Having shared plaudits with Mead in the group stages, she made her own history in the semi-finals.
Popp scored both goals in the victory against France, taking her overall tally to six, after also netting a freak goal against Austria in the quarters. Her press caught out goalkeeper Manuela Zinsberger with her attempted kick ricocheting off Popp and into the net.
The Germany captain had scored in five successive Euros games, becoming the first player to do so in the women’s competition.
It was a nail-biting evening at Wembley. It could have been set up more perfectly than England against Germany, their old footballing foes, to finish off a superb home tournament.
A cagey first half saw two similarly matched teams go toe-to-toe with just one moment needed to break the deadlock. That came just after the hour when Ella Toone lobbed Merle Frohms to blow the proverbial roof off of Wembley Stadium.
Lina Magull’s equaliser with 11 minutes to play forced extra-time. But Chloe Kelly’s title-winning goal sealed a first major trophy for England’s women and the first in any senior team since the 1966 World Cup.
To watch them lift the Euros title in front of a record-breaking home crowd was emotional and uplifting. There were tears and elation on the pitch and in the stands, both of joy and disappointment for Germany.
The magnitude of this victory is yet to be truly felt, but it will be seismic. This Lionesses side will go down in history as winners and game changers – but they are not done yet. The World Cup is less than a year away and England will be among the favourites to win it.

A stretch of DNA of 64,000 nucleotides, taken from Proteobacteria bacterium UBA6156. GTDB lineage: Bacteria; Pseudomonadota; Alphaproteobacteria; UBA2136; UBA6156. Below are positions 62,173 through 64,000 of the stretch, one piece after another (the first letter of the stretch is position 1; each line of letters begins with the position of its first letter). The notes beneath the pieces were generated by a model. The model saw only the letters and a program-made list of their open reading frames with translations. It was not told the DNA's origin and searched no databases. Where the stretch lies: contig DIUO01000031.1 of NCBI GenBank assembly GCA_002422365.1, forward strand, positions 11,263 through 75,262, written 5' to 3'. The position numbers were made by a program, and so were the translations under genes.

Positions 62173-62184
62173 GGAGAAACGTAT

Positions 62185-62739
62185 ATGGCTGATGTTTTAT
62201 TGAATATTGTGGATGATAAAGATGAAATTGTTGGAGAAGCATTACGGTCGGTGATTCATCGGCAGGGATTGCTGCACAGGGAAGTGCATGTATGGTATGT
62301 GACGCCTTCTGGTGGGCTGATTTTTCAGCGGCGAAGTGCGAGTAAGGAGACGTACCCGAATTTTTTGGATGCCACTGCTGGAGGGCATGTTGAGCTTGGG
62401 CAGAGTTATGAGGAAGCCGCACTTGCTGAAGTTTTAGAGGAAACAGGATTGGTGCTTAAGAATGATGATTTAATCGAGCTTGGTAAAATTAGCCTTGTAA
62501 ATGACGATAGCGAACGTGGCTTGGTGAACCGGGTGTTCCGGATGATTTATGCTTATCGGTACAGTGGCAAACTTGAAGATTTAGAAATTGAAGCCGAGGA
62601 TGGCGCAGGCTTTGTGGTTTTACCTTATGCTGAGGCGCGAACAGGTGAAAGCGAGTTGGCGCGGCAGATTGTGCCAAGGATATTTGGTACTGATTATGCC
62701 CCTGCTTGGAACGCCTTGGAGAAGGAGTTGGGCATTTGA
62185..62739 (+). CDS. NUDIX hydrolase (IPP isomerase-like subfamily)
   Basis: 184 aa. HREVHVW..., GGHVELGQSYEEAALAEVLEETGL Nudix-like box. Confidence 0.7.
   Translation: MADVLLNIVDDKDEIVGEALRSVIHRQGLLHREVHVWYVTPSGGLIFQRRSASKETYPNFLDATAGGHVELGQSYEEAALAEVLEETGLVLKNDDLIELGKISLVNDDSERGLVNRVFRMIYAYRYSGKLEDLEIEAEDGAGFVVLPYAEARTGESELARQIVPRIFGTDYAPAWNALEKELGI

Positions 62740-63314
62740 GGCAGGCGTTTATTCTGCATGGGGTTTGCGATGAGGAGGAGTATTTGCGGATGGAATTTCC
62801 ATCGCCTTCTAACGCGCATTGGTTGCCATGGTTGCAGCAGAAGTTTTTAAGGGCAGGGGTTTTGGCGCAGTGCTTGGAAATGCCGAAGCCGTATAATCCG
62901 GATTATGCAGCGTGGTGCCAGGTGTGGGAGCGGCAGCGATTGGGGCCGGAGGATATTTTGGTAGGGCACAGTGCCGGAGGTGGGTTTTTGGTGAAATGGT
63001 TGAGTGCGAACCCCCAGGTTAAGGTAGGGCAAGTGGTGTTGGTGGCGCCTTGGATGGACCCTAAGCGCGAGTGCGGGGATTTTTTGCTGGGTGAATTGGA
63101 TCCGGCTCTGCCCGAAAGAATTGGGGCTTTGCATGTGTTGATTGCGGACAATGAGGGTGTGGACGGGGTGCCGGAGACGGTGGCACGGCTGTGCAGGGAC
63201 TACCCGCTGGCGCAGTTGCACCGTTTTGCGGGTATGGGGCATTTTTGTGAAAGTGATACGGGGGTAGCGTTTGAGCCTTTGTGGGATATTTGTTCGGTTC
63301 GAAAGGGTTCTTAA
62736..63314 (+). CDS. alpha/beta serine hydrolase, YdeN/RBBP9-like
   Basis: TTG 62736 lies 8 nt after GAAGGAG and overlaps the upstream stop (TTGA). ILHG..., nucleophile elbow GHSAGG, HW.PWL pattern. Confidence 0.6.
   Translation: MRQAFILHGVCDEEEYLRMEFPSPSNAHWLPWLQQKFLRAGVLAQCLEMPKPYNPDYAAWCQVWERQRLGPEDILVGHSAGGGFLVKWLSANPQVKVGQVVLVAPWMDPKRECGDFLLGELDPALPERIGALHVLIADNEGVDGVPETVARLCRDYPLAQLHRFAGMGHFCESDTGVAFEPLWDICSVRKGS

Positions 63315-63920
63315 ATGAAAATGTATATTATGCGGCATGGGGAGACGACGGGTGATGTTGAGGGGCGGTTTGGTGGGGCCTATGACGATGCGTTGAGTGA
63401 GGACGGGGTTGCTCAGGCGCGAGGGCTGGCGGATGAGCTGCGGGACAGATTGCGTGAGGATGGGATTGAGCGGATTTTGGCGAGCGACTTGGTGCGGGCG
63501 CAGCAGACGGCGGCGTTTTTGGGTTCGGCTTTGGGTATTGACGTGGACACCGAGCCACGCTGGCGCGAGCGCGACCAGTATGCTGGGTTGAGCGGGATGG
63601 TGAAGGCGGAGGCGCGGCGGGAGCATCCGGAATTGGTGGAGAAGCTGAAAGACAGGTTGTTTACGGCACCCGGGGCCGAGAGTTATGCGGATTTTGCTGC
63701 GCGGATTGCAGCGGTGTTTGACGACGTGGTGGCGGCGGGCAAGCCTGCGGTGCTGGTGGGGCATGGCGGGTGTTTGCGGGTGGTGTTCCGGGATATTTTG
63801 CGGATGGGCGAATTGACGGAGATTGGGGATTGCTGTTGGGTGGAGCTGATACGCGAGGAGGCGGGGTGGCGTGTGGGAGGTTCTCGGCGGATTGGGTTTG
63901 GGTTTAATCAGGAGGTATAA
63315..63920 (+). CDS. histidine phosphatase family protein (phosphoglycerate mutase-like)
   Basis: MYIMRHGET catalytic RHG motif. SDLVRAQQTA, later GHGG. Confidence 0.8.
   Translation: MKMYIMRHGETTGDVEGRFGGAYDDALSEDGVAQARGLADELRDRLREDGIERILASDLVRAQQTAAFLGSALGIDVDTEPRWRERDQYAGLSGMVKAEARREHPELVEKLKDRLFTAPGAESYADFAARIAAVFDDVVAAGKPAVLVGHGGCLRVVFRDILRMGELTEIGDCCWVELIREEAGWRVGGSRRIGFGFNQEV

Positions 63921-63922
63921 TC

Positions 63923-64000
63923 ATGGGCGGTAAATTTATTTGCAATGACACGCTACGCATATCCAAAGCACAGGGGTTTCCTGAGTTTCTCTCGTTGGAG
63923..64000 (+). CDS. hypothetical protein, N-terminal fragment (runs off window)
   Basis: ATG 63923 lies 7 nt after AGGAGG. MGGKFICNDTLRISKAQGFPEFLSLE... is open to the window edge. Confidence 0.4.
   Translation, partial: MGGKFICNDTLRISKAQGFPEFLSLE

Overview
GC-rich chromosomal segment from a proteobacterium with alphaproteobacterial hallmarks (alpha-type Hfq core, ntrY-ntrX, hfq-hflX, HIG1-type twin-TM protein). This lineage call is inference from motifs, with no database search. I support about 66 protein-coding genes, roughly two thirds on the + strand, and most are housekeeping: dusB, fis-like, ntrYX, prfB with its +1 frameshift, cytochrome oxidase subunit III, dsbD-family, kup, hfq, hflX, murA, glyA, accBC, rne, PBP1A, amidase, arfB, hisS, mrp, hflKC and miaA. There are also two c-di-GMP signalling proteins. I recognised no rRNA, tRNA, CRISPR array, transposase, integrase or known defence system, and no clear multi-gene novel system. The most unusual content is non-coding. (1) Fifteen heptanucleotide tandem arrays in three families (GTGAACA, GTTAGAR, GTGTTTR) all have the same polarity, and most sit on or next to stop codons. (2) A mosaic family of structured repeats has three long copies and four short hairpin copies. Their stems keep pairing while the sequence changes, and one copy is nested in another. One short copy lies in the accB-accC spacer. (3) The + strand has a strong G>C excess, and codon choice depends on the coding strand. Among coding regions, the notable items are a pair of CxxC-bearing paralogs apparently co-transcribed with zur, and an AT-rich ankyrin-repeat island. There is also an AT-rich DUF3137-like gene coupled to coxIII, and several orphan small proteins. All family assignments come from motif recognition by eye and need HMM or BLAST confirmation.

Viewing figures continued to break records
Not only have attendance records been broken almost weekly, the viewing figures on the BBC have also been the mark of the most successful Euros ever.
A huge 9.3m people tuned in to watch England’s 4-0 win against Sweden at its peak, with figures for the final yet to be revealed.
It follows a huge season for women’s football in the UK across Sky Sports and the BBC with both outlets showing at least two Women’s Super League games each week between them.
This will continue for the upcoming 2022/23 season, set to begin on the weekend of September 10/11, with a number of Euros stars set to feature in what is set to be another enthralling and exciting WSL campaign.